Indomitable spirit allows Northern mockingbird to rule the roost


When John James Audubon painted this famous depiction of mockingbirds, he added an attacking rattlesnake to the scene to demonstrate the fearless nature of the mockingbird in defending its young.

We know some birds by their colorful feathers and others by a distinctive song. The Northern mockingbird pushes itself into our awareness not so much from brilliant plumage or a unique song — this bird actually copies the songs of other birds — but from an indomitable spirit all out of proportion to its size.

The mockingbird is a relatively common bird in most of the region, but it has always been rather scarce bird at my home. These birds don’t usually visit my yard and gardens outside of late fall and early winter. Close relatives like the gray catbird and brown thrasher, however, are usually fairly common birds in spring, summer and fall. I’ve even had thrashers visit during the winter months, as well as an unexpected December sighting of a catbird last year.


Photo by Bryan Stevens                                        The Northern mockingbird is the official state bird for five southern states, in part due to the bird’s assertive nature and spirited attitude.

The mockingbird, as well as the catbird and thrasher, belongs to a group of birds known as the “mimic thrushes.” The group provides a convenient umbrella for some related songbirds capable of imitating the songs of other birds. Mimidae, the Latin root for “mimic,” provides the scientific name for the family, which includes mockingbirds and the New World catbirds, as well as thrashers. The Northern mockingbird is best known for the ability to mimic, but relatives like the gray catbird and brown thrasher are also talented mimics.

The varied repertoire of a mockingbird has always impressed human listeners. Laura C. Martin notes in her book, The Folklore of Birds, that the Choctaw Indians referred to the mockingbird as hushi balbaha, or “the bird that speaks a foreign language.”


The Galapagos Mockingbird documented by Charles Darwin.

Mockingbirds will break into song — their own and those of other birds — at almost any time of day or night. Both sexes sing. Biologists have speculated that there might not be a limit to the songs mockingbirds can learn to imitate, while other experts believe that the mockingbird’s mimicry might not quite be so extensive.

The Northern mockingbird is the only mockingbird found in North America, but Central America, South America and some of the Caribbean islands are also home to 16 other species of mockingbirds. Several endemic species of mockingbirds also inhabit some of the islands in the Galápagos archipelago.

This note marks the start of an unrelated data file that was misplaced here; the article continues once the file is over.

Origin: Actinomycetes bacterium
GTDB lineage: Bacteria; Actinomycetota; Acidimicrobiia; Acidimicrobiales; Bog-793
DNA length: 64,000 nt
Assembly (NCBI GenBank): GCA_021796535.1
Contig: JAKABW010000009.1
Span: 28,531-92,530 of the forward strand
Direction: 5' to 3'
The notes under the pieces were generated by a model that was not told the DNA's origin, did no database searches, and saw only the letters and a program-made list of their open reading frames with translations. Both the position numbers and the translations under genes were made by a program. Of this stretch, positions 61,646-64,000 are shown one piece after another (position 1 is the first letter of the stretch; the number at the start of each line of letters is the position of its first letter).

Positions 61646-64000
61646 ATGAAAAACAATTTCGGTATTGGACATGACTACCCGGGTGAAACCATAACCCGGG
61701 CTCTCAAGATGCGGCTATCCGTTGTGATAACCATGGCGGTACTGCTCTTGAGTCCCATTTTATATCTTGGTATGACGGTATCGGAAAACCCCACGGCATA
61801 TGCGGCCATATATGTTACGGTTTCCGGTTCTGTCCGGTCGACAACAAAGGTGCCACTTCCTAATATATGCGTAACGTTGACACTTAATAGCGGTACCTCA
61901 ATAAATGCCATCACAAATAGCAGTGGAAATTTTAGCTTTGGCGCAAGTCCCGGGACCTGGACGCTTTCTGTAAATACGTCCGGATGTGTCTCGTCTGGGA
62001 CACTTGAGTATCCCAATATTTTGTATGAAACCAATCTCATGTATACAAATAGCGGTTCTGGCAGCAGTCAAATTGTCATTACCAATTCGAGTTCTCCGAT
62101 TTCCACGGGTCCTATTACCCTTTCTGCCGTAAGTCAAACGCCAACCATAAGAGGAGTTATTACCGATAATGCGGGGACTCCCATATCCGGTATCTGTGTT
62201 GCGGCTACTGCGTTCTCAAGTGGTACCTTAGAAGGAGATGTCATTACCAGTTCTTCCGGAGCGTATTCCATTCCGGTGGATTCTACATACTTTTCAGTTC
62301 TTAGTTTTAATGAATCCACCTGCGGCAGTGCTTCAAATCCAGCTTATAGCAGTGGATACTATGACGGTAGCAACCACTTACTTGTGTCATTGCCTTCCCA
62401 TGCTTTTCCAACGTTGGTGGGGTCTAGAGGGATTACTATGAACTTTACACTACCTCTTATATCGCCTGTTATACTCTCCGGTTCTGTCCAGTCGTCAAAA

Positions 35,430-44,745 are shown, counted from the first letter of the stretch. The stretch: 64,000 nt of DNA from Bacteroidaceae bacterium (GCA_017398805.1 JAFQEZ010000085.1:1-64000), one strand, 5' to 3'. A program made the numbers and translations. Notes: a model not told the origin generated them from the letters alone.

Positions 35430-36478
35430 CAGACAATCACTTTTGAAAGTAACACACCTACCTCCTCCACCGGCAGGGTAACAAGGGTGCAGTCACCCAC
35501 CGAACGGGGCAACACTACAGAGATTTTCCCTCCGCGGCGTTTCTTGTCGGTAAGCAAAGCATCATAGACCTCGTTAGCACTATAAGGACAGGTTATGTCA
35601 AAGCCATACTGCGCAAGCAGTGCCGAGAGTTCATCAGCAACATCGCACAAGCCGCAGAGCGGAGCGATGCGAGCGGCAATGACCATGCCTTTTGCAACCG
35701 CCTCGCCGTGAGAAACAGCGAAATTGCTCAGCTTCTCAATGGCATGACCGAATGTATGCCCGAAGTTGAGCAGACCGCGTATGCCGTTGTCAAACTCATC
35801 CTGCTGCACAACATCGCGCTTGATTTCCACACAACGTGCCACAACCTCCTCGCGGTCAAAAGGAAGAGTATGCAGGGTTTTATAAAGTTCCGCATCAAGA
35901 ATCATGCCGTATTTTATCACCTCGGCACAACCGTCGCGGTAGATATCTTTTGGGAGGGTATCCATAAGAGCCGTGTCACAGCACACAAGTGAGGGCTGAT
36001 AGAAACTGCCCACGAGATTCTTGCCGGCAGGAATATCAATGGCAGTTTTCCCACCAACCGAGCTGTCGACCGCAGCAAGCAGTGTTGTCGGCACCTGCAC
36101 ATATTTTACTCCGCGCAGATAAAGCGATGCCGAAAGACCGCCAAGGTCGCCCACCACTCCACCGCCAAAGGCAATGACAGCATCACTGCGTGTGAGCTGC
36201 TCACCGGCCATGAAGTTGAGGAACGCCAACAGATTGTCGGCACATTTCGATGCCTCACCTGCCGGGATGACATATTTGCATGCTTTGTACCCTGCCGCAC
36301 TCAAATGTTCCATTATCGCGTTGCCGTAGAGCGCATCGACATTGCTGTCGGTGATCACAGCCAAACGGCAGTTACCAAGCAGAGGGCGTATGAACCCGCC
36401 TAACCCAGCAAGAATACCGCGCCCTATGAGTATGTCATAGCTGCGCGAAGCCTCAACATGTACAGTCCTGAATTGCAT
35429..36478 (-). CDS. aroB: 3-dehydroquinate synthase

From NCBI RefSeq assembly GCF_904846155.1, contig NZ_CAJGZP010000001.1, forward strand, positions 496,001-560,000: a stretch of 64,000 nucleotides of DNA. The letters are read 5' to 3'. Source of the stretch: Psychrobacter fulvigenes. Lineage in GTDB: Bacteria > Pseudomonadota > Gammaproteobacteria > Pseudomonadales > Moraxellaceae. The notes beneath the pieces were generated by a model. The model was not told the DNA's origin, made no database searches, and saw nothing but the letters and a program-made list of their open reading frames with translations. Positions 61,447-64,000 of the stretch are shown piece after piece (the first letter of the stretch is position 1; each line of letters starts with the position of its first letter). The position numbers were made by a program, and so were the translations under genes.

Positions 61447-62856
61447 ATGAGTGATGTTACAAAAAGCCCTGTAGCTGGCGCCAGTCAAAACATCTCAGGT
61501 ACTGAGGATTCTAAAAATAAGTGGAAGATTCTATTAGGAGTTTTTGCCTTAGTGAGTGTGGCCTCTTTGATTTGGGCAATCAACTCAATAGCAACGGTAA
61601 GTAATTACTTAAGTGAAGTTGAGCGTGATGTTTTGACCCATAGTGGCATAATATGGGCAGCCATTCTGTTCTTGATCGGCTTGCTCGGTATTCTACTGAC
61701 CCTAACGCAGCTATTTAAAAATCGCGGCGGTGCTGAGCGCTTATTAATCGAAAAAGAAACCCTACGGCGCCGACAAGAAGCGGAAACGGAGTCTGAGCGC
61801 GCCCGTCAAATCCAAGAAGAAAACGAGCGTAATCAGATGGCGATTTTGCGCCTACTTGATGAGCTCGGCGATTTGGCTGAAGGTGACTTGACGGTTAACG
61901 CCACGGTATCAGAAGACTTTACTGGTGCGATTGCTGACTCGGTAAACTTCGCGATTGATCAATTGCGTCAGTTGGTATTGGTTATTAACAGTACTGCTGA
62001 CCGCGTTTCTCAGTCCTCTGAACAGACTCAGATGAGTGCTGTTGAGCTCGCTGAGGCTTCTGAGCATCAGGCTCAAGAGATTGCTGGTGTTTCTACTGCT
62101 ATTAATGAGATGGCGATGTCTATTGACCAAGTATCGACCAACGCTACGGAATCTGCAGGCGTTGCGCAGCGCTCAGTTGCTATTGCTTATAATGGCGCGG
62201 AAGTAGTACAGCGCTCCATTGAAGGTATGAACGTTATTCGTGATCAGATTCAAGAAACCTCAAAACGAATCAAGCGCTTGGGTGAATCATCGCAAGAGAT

Photo by Bryan Stevens                                                  Hungry young mockingbirds await a tidbit from a parent.

Some of these other mockingbirds include brown-backed mockingbird, white-banded mockingbird, blue mockingbird, blue-and-white mockingbird, chalk-browed mockingbird, Bahama mockingbird and tropical mockingbird.

Anyone with much experience with mockingbirds would probably agree that these birds are bold, courageous and sometimes fiercely assertive. The aggression of the mockingbird was on full display when I once observed a pair of these birds attempting to defend a berry-laden holly tree from a voracious flock of cedar waxwings. Badly outnumbered, the two mockingbirds would successfully chase off several waxwings only for another dozen or so waxwings to take the place of their vanquished flock mates. Although the flock of waxwings consisted of about 80 individual birds, the mockingbird pair put up a valiant struggle tom defend the food represented by those holly berries.


Photo by Ken Thomas                                           A mockingbird keeps an alert watch on its surroundings.

Nesting mockingbirds are also very defensive of both their nest and young. They will attack anything that moves in the vicinity, including domestic cats and dogs, as well as humans. I recently observed a young red-tailed hawk perched in a tree. Crows and blue jays were screaming in protest at the large raptor’s presence, but the only bird to actually make contact with the hawk was a single mockingbird that swiped the back of the hawk’s head in a persuasive effort to convince the raptor to move along.

It’s that feisty attitude that impresses most people about mockingbirds. Even people who don’t like this bird — some consider it a bully — usually give grudging credit that the bird doesn’t lack in courage or spirit.


Photo by Bryan Stevens                          The mockingbird gets its name from the ability to mimic the songs of many other species of birds.


Perhaps that’s the reason five states — Tennessee, Texas, Florida, Arkansas and Mississippi — have made the mockingbird their official state bird. The southern makeup of these states reflects that the mockingbird has always been a bird of the southern United States even as it has expanded its range northward and westward.

The mockingbird was designated the state bird by the Tennessee General Assembly in 1933. The mockingbird’s designation had been decided earlier that same year in an election conducted by the Tennessee Ornithological Society. Florida and Texas both selected the mockingbird in 1927, Arkansas in 1929, and Mississippi in 1944. The mockingbird was once the official state bird of South Carolina but was replaced by the Carolina wren in 1948.

If the mockingbird had a slogan, it might be something like “don’t mess with me.” The mockingbird in your yard or garden considers the territory its own little kingdom. Intruders beware.